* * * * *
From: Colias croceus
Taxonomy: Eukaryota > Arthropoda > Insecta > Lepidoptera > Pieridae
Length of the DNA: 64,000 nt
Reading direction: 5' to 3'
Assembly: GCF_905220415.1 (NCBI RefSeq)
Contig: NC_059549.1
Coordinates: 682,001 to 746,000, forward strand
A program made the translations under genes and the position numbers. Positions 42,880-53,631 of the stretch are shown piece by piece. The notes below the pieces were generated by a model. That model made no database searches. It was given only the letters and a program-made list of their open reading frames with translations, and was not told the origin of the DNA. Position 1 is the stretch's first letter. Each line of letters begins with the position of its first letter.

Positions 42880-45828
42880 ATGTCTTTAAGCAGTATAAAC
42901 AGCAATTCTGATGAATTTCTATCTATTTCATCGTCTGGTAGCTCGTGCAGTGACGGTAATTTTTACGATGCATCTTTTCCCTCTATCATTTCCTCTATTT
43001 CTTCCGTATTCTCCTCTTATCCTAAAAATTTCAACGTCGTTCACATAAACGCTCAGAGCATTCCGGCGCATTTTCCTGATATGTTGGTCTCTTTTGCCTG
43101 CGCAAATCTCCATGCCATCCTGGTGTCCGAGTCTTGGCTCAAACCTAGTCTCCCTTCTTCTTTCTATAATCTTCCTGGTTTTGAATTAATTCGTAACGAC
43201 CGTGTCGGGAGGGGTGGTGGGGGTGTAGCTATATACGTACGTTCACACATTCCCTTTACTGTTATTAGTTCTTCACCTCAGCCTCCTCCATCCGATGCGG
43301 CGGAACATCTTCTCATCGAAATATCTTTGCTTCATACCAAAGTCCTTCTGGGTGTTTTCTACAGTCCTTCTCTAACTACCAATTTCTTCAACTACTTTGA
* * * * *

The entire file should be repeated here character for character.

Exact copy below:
From: Colias croceus
Taxonomy: Eukaryota > Arthropoda > Insecta > Lepidoptera > Pieridae
Length of the DNA: 64,000 nt
Reading direction: 5' to 3'
Assembly: GCF_905220415.1 (NCBI RefSeq)
Contig: NC_059549.1
Coordinates: 682,001 to 746,000, forward strand
A program made the translations under genes and the position numbers. Positions 42,880-53,631 of the stretch are shown piece by piece. The notes below the pieces were generated by a model. That model made no database searches. It was given only the letters and a program-made list of their open reading frames with translations, and was not told the origin of the DNA. Position 1 is the stretch's first letter. Each line of letters begins with the position of its first letter.

Positions 42880-45828
42880 ATGTCTTTAAGCAGTATAAAC
42901 AGCAATTCTGATGAATTTCTATCTATTTCATCGTCTGGTAGCTCGTGCAGTGACGGTAATTTTTACGATGCATCTTTTCCCTCTATCATTTCCTCTATTT
43001 CTTCCGTATTCTCCTCTTATCCTAAAAATTTCAACGTCGTTCACATAAACGCTCAGAGCATTCCGGCGCATTTTCCTGATATGTTGGTCTCTTTTGCCTG
43101 CGCAAATCTCCATGCCATCCTGGTGTCCGAGTCTTGGCTCAAACCTAGTCTCCCTTCTTCTTTCTATAATCTTCCTGGTTTTGAATTAATTCGTAACGAC
43201 CGTGTCGGGAGGGGTGGTGGGGGTGTAGCTATATACGTACGTTCACACATTCCCTTTACTGTTATTAGTTCTTCACCTCAGCCTCCTCCATCCGATGCGG
43301 CGGAACATCTTCTCATCGAAATATCTTTGCTTCATACCAAAGTCCTTCTGGGTGTTTTCTACAGTCCTTCTCTAACTACCAATTTCTTCAACTACTTTGA